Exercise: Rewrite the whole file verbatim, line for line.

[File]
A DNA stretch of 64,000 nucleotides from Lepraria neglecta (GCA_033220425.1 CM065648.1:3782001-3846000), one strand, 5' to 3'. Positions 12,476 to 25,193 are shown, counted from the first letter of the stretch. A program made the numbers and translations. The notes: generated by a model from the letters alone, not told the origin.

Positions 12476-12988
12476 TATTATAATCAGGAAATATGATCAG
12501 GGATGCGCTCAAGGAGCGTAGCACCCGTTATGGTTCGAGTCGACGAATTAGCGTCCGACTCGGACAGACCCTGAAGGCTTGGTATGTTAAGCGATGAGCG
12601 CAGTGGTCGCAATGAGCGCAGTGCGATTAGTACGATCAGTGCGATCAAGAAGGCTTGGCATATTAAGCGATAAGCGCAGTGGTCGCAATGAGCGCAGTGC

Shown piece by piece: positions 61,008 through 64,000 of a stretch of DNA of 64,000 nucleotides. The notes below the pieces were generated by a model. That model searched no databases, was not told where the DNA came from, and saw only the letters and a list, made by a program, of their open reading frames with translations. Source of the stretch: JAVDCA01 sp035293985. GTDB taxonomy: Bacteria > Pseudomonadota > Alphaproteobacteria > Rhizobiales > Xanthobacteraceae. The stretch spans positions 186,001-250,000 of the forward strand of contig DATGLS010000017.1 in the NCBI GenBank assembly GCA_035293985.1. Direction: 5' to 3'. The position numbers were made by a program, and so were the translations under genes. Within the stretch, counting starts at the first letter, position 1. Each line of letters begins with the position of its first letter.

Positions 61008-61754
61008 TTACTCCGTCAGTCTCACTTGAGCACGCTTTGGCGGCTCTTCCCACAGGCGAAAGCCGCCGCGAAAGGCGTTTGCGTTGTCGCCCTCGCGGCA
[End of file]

A DNA stretch of 64,000 nucleotides from Lepraria neglecta (GCA_033220425.1 CM065648.1:3782001-3846000), one strand, 5' to 3'. Positions 12,476 to 25,193 are shown, counted from the first letter of the stretch. A program made the numbers and translations. The notes: generated by a model from the letters alone, not told the origin.

Positions 12476-12988
12476 TATTATAATCAGGAAATATGATCAG
12501 GGATGCGCTCAAGGAGCGTAGCACCCGTTATGGTTCGAGTCGACGAATTAGCGTCCGACTCGGACAGACCCTGAAGGCTTGGTATGTTAAGCGATGAGCG
12601 CAGTGGTCGCAATGAGCGCAGTGCGATTAGTACGATCAGTGCGATCAAGAAGGCTTGGCATATTAAGCGATAAGCGCAGTGGTCGCAATGAGCGCAGTGC

Shown piece by piece: positions 61,008 through 64,000 of a stretch of DNA of 64,000 nucleotides. The notes below the pieces were generated by a model. That model searched no databases, was not told where the DNA came from, and saw only the letters and a list, made by a program, of their open reading frames with translations. Source of the stretch: JAVDCA01 sp035293985. GTDB taxonomy: Bacteria > Pseudomonadota > Alphaproteobacteria > Rhizobiales > Xanthobacteraceae. The stretch spans positions 186,001-250,000 of the forward strand of contig DATGLS010000017.1 in the NCBI GenBank assembly GCA_035293985.1. Direction: 5' to 3'. The position numbers were made by a program, and so were the translations under genes. Within the stretch, counting starts at the first letter, position 1. Each line of letters begins with the position of its first letter.

Positions 61008-61754
61008 TTACTCCGTCAGTCTCACTTGAGCACGCTTTGGCGGCTCTTCCCACAGGCGAAAGCCGCCGCGAAAGGCGTTTGCGTTGTCGCCCTCGCGGCA